Rose oil is the most famous Bulgarian export, but the prices for a small bottle can reach 50 euro. Rose water, a byproduct of rose oil production is a lot more affordable and often comes in a souvenir bottle holders.
The iconographic tradition in Bulgaria is alive and kicking, and it is easy to find icons of all sizes and quality. A high-quality icon can easily cost over €250, but street artists and gift shops offer much cheaper options.
The hand-painted Troyan-style ceramics are sold and used everywhere. If the traditional green, brown, and ochre are not to your liking, go for the more contemporary-looking ceramics sold in art galleries.
The double-sided flat woolen rugs with colorful motifs can cost up to €500, but a good kilim is expected to last for generations. Ask about cleaning instructions before buying. Most kilims cannot go in the washing machine.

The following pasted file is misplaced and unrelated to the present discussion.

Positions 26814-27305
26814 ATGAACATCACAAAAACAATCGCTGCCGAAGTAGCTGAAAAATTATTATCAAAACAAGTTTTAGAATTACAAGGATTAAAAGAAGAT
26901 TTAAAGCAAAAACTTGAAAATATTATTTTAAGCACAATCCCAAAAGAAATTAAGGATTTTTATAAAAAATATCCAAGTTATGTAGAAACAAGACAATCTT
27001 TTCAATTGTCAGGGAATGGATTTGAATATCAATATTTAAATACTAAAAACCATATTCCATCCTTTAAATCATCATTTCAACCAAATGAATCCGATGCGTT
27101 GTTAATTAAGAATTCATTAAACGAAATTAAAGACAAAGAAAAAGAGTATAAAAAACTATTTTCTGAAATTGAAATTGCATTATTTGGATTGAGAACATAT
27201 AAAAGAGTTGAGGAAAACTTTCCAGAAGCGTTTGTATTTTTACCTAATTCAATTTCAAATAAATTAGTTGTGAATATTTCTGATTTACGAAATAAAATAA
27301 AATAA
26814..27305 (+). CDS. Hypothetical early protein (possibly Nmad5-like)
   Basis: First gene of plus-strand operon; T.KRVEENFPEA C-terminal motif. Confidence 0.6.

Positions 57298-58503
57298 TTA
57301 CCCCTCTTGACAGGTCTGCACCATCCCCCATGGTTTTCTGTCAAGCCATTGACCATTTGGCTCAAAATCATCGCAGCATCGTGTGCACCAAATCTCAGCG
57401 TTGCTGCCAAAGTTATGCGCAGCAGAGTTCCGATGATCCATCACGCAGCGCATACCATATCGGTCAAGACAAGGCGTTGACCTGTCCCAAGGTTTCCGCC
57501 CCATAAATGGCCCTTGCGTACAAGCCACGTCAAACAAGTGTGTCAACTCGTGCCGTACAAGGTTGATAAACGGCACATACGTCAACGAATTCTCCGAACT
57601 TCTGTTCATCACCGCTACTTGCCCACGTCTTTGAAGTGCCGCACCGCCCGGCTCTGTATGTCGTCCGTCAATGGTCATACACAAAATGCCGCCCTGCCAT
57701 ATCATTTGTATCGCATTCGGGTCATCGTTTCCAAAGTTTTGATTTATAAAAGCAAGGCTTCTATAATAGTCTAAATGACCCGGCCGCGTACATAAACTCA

Copper items of all shapes and sizes make a good souvenirs. If you would like to be more practical go for cezve (a pot for boiling Turkish coffee), serving trays, or small cups for rakia.
Woodcarving is a traditional Bulgarian craft, one in which local craftsmen still excel. Anything made from wood, from cooking spoons and jewelry boxes to elaborate wall pieces, makes a wonderful gift.
The hand-knit terlitsi are woolen socks still worn around the house in the winter.
From copies of Thracian jewelry to the creation of young artists, Bulgaria is a great place to fill up your jewelry box.
Tablecloths and dollies
Tablecloths and dollies handmade by local babushkas come in thousands of shapes and sizes.
Originally worn by the freely grazing livestock, bells are now a decoration in countryside houses and traditional restaurants.